...And you know we’re all about cellular health! This is another unique perspective health optimization medicine brings to the table; it goes straight to the foundation of the body, the cells. This contrasts the traditional medicine and even functional medicine perspective of treating the body as a series of organs and systems. It’s not that this perspective can’t be useful (thinking about gut health as a system, for example), but going to the foundation of the cells is where health begins.
So then we can ask: what do cells need to be healthy?
- Fatty acids
- Sunlight, oxygen, etc.
A practitioner operating from a health optimization framework can help you identify and balance these nutrients so that your cells are running on all cylinders.
How Can You Optimize Your Health?
So health optimization is starting to sound pretty good, right? How do you actually put it into practice, maybe to kick off the new year?
Figure Out Your Health Goals
Separate your goals from the paradigm of disease–-instead of asking, “how can I prevent X?” figure out how you want to feel. Do you want more energy? More brain power, focus, and creativity? Do you want to be physically stronger? Optimal fertility? Strong immunity? Figure out what’s important to you for this coming year. Actually write down your ideas and narrow down your options to one or two main goals.
Create a Plan
Ideally, this is where you would work with a doctor or health coach who is familiar with health optimization medicine. They can help you identify nutrients and healthy habits to support based on your goals, as well as discuss how to optimize your environment and even your relationships with your health in mind.
Establish Healthy Habits
Optimizing your health to reach your goals is going to involve some habit changes. There’s plenty of advice out there on how to change your habits and develop new ones, but at the end of the day, it really comes down to how invested you are in reaching your goal.
What your healthy habits look like depends on your goals and your plan to achieve them. But if you’re uncertain about where to begin, here are a few suggestions.
- Set up your environment so that you have no choice but to choose a healthy habit. An obvious example is not allowing junk food in the house and preparing healthy snacks ahead of time so that you have something immediately on hand when you’re hungry. Bonus: Make your home environment somewhere that inspires you and motivates you to make healthy choices. Add some real plants, books, art, whatever the healthiest version of you finds inspirational.
- Talk to an accountability partner, whether that’s a trusted friend, a spouse, or a close family member, especially when you’re tempted to break your good habits and return to destructive ones. But even when you’re not in danger of reaching into the cookie jar, so to speak, it’s a good practice to update your accountability partner on your progress so that they can encourage you.
- Give yourself rewards that motivate you to continue your habit streak. A few ideas: a relaxing bath, a new book/music, date night.
- Keep some kind of record of your progress–-a journal, a voice note, or even video–-to look back on and see the progress you’ve made over time. How are you feeling better as you change your lifestyle? What challenges are you facing and overcoming? There will come a point where you hardly recognize the person from the first entry!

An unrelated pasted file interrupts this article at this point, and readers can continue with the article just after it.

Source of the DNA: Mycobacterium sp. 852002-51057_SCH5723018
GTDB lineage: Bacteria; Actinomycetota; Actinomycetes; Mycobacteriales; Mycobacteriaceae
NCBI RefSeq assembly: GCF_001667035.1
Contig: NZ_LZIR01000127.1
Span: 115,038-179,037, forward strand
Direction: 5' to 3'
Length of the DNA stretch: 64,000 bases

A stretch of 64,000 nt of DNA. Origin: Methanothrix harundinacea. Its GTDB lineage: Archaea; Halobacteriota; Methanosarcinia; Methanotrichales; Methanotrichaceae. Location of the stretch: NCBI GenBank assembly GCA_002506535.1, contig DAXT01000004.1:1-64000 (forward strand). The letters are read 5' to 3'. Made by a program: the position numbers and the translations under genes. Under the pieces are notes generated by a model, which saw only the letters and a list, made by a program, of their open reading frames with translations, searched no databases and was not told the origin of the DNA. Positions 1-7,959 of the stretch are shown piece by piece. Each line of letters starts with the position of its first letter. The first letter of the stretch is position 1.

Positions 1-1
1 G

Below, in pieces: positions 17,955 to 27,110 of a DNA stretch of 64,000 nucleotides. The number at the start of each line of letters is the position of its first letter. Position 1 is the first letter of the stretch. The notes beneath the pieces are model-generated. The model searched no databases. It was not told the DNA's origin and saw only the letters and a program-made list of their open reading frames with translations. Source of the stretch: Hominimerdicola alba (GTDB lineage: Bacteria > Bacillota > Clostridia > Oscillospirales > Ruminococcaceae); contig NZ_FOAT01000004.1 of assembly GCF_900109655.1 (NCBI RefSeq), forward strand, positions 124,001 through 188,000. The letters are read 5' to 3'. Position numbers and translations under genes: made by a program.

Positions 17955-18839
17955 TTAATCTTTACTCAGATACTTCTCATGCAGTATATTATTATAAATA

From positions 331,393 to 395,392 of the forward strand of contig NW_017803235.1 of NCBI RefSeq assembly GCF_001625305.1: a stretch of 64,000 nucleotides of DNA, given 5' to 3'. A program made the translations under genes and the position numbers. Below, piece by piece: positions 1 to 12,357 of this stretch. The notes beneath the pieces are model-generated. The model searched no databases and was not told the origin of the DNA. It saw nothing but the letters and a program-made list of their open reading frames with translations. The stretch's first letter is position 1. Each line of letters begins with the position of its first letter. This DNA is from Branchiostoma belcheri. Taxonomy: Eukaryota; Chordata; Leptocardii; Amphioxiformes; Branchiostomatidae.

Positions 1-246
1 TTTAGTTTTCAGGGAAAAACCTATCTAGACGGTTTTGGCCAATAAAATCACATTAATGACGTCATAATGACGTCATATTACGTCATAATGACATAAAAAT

Incorporate Helpful Supplements and Nutrients
Depending on your goals, you’re probably going to need some extra nutritional and cellular support along the way to optimal health. Here are some options to consider, but work with your provider to find what support is right for you.
Phosphatidylcholine (PC): PC is really the best bang for your buck in terms of supporting your cells. As the primary building block of your cell membranes, your cells need PC to maintain their structure, function, and communication capabilities, which underlie the foundation of total body health. BodyBio PC combines phosphatidylcholine with three other key phospholipids to support cell membrane, brain, and mitochondrial health.*
Butyrate: Butyrate, a short-chain fatty acid produced by certain probiotic bacteria in the gut, does so much more than support gut health. In addition to supporting a healthy inflammation response in the gut and supporting a healthy gut lining, [2, 3],* butyrate:
- Supports healthy blood sugar levels *
- Supports healthy immune response *
- Supports a healthy microbiome *
- Supports brain function *
- Supports sleep .*
Vitamin D: Vitamin D is essential for healthy immunity, neurotransmitter production, bone health, and many other aspects of your wellbeing [9, 10]. Many functional medicine and integrative doctors consider “normal” levels of this vitamin-hormone to be inadequate for optimal function, especially if you have a chronic illness or autoimmune condition. Because of its involvement in so many key processes in the body, improving your vitamin D status can have significant effects on your physical and mental health.
Optimize Your Health in 2022
Health optimization is all about promoting health and longevity, vs. treating disease and injury. It’s about figuring out what imbalances can be corrected in the body to help you live and feel better every day. It can even extend to shaping your environment and your relationships to help you and your whole community thrive.
Plus, health optimization doesn’t have to mean taking a million supplements and exercising every single day. It’s about figuring out what nutrients and practices will benefit you the most, and then taking steps to integrate them into your life in a sustainable way. Maybe if more of us considered health optimization as a tool for improving our health, we would be more likely to keep our New Year’s resolution to “be healthier this year.” If better health is your goal in 2022, look into working with a health optimization medicine practitioner who can help you reach your goals.